In our last column we discussed how different types of employees respond to change. Yet another critical aspect of change management is understanding "psychological contracts."
Psychological contracts are the unstated expectations and obligations that have been forged between you and your employees. They exist in every company and determine how people behave on a daily basis.
Healthy psychological contracts serve as a bill of rights, providing balance between employers and employees, fostering trust and loyalty, and keeping employees engaged and motivated. They revolve around mutual commitment and respectful distance. For example:
1. Employers have the right to make strategic decisions, along with plans to achieve those objectives. At the same time, employees should have the ability to give input over tactics, shape how their assignments are to be executed, and expect the employer will provide adequate resources to accomplish their tasks.
2. Employees have the right to know the bigger picture: why they’re being asked to do a particular assignment. Knowing the big picture provides important context.
3. Employers shouldn't expect employees to give up their personal lives for the company, and employees shouldn’t expect the company to maintain the status quo just for them. Change is inherent, especially for second-stage companies.
4. Employers have the right to expect employees will pursue organizational goals and neither sabotage change initiatives or badmouth the company publically. Employees need to recognize the multiple views and perspectives within a company and act maturely. Differences of opinion should be handled with respect and candid dialogue.
As you begin to implement a change, whether it’s a minor HR policy or major restructuring of your business model, think about the psychological contracts that exist in your company. Are you violating any? How might employees react? Are there any unhealthy agreements that employees have formed that you may need to address on a one-to-one basis? When it comes to organizational change, psychological contracts can either hurt you or help you.
Some aspects of psychological contracts become even more important during periods of change, especially if the change is a difficult one.
Information. Employers may be tempted to pull back on communications because they’re uncertain about the outcome of a change or because they don’t want to worry employees. Yet this is no time to go dark. Any time people are cut off from information, it makes them feel like outsiders. Tell them what's going to happen and why it's happening. Discuss different phases you may go through. Become more visible as a leader; get out and walk around so employees have greater access to you. Tell them what you know -; and what you don’t know. More information sparks a greater sense of control and increases trust.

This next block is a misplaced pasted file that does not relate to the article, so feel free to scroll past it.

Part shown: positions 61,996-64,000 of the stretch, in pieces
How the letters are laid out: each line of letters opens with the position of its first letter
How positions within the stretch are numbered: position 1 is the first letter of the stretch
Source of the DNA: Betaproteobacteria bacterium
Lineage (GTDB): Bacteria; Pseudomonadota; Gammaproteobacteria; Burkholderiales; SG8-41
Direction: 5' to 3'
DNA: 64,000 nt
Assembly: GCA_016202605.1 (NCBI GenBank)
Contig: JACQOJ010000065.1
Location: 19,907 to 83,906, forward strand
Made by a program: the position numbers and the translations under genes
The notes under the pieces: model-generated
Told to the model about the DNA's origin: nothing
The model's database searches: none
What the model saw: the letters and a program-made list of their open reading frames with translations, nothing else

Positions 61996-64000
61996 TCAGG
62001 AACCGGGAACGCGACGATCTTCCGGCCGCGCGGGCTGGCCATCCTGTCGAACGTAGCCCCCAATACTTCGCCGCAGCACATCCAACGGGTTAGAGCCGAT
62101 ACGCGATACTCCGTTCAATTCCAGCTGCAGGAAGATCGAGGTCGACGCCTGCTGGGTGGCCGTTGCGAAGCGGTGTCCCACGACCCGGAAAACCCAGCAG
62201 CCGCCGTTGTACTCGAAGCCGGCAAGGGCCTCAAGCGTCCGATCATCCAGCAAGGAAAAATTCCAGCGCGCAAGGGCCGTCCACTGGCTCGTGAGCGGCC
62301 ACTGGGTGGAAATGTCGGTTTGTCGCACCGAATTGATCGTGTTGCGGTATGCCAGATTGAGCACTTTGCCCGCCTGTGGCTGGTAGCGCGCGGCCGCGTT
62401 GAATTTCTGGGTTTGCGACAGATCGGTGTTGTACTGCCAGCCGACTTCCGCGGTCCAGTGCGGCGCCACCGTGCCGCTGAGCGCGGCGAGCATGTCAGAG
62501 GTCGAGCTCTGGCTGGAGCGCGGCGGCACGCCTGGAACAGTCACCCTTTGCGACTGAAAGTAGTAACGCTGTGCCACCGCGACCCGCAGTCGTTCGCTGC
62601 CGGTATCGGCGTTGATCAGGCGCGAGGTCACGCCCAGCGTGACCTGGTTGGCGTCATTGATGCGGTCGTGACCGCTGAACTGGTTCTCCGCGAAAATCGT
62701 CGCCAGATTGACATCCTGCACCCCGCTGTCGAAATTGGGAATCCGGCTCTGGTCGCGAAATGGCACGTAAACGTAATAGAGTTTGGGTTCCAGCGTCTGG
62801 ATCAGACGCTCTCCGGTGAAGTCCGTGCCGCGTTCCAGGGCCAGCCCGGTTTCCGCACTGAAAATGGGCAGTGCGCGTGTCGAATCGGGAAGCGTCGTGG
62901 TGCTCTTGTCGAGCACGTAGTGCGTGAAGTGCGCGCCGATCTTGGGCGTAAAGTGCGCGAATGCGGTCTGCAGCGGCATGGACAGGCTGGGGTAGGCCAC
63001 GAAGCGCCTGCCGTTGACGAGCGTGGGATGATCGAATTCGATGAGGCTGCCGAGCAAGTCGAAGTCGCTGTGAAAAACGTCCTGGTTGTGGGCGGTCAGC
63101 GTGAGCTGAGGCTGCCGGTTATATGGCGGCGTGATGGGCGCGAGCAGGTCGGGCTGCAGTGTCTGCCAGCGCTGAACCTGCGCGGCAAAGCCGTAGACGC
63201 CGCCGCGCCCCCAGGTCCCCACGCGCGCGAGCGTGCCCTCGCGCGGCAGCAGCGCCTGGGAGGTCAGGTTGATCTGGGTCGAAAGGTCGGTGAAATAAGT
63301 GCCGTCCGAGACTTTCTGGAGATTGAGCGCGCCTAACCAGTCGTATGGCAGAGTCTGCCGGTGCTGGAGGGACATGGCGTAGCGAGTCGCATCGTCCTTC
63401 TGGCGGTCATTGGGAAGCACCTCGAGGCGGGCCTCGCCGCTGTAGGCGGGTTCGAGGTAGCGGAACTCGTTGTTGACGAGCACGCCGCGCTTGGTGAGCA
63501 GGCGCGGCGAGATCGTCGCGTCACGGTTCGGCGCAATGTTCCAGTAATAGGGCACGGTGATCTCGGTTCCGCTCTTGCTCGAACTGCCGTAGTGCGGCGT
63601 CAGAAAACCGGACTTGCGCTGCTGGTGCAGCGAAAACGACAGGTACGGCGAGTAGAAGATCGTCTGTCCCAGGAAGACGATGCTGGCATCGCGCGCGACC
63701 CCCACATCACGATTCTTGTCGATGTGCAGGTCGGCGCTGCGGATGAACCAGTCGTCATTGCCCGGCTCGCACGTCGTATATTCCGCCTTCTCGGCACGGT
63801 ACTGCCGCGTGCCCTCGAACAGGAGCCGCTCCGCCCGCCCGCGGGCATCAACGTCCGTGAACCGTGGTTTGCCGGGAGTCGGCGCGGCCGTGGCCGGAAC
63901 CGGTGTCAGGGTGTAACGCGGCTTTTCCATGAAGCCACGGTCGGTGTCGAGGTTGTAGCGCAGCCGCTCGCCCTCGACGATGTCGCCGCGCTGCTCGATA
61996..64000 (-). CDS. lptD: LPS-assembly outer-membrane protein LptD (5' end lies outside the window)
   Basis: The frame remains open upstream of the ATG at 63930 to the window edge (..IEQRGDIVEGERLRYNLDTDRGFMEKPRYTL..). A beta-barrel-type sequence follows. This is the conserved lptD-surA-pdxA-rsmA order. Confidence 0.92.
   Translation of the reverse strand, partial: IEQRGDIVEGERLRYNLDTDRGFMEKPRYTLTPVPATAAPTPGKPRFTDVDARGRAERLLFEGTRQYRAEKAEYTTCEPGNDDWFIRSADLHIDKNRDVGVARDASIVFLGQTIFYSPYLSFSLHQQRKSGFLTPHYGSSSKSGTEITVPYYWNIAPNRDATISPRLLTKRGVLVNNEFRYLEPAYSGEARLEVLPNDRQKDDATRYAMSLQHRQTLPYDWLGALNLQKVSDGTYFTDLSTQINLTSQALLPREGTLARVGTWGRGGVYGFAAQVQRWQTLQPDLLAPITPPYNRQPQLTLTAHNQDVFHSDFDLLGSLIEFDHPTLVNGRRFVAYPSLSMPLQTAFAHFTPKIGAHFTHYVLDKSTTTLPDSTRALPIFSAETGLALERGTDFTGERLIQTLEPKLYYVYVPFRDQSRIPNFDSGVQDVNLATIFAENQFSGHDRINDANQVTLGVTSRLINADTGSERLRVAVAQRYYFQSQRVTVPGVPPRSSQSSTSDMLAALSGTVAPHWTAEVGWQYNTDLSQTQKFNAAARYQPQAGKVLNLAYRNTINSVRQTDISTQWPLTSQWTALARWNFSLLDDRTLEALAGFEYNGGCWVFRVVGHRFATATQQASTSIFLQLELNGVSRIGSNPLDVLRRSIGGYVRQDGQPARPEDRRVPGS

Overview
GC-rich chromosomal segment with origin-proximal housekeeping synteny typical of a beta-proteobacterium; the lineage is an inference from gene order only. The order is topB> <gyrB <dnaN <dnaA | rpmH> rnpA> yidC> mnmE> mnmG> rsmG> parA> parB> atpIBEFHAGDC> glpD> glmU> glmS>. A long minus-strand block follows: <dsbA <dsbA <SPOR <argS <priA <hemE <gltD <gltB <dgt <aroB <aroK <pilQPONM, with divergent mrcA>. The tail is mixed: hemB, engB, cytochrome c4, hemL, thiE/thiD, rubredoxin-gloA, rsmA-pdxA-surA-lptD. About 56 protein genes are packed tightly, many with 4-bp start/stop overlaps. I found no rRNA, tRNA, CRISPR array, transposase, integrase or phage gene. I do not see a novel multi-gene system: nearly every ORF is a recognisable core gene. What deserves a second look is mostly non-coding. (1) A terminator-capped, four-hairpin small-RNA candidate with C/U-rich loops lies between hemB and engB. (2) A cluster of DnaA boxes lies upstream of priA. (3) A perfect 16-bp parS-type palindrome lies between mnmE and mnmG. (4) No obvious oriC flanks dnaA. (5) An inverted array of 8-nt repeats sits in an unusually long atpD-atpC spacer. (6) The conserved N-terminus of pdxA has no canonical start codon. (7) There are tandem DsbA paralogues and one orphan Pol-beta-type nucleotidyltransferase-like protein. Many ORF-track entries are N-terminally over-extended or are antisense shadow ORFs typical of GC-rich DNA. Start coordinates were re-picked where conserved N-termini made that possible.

Case in point: In 2008 John Roggow, president of Marshall Plastic Film in Martin, Mich., had to implement a number of belt-tightening measures to survive the recession, which included pay cuts.
"This wasn’t merely a matter of not giving raises--these were real cuts," Roggow says, noting that paychecks were reduced 3 percent for hourly workers, 5 percent for salaried employees, 7 percent for senior managers and 10 percent for anyone with ownership."Yet we didn’t hear any grumbling, and we didn’t lose any people. Everyone came to work, did their job, and did it well."
Roggow chalks up the solidarity to the company’s open-book practices. "Transparency establishes a high level of trust within an organization, and trust is key to the success of any change," he says. "Our staff knew we wouldn't require the cuts or make changes unless they were truly necessary. We had already reduced staffing to support the reduced level of operation, and everyone understood we were struggling with cash flow, to the point of it being difficult to bring material in on time to meet orders."
Being candid about the manner in which reductions were made was also important, Roggow adds, referring to the tiered pay cuts. The greater the degree of decision-making authority an individual had, the deeper their salary cut, he explains. "This established a feeling that the hardship was being shared by all."
Fairness. Indeed, equity is another important variable in change management. Be aware that people are always comparing what they’re getting, or not getting, for their efforts. They want leaders to be just. As a general rule, I recommend that everyone in the company be involved in the change in some manner. If you’re singling out one department for change then you need to explain why.
Recognition. Let employees know how they're doing during the change. Tell them what's working and who's contributing. People want to be recognized for their work. Establish success markers and celebrate the little victories that both individuals and departments make.
There’s an old saying that people fear change. That's not true. They don't fear change, but they do fear loss that change may bring. This could be loss of authority, status, or work they truly enjoy. Savvy leaders can help by identifying the perceived loss (in some cases, employees may be imagining a loss that simply won't happen) and approaching change as an opportunity to learn something new. In many cases, employees may be reluctant to embrace change, but then find that they actually like their new responsibilities or the altered situation.
In today's economy, change is happening at an extremely fast past; for the second-stage entrepreneur it's a constant companion. Leadership is about readying your company for adaptive change--and keeping your employees motivated throughout the transition.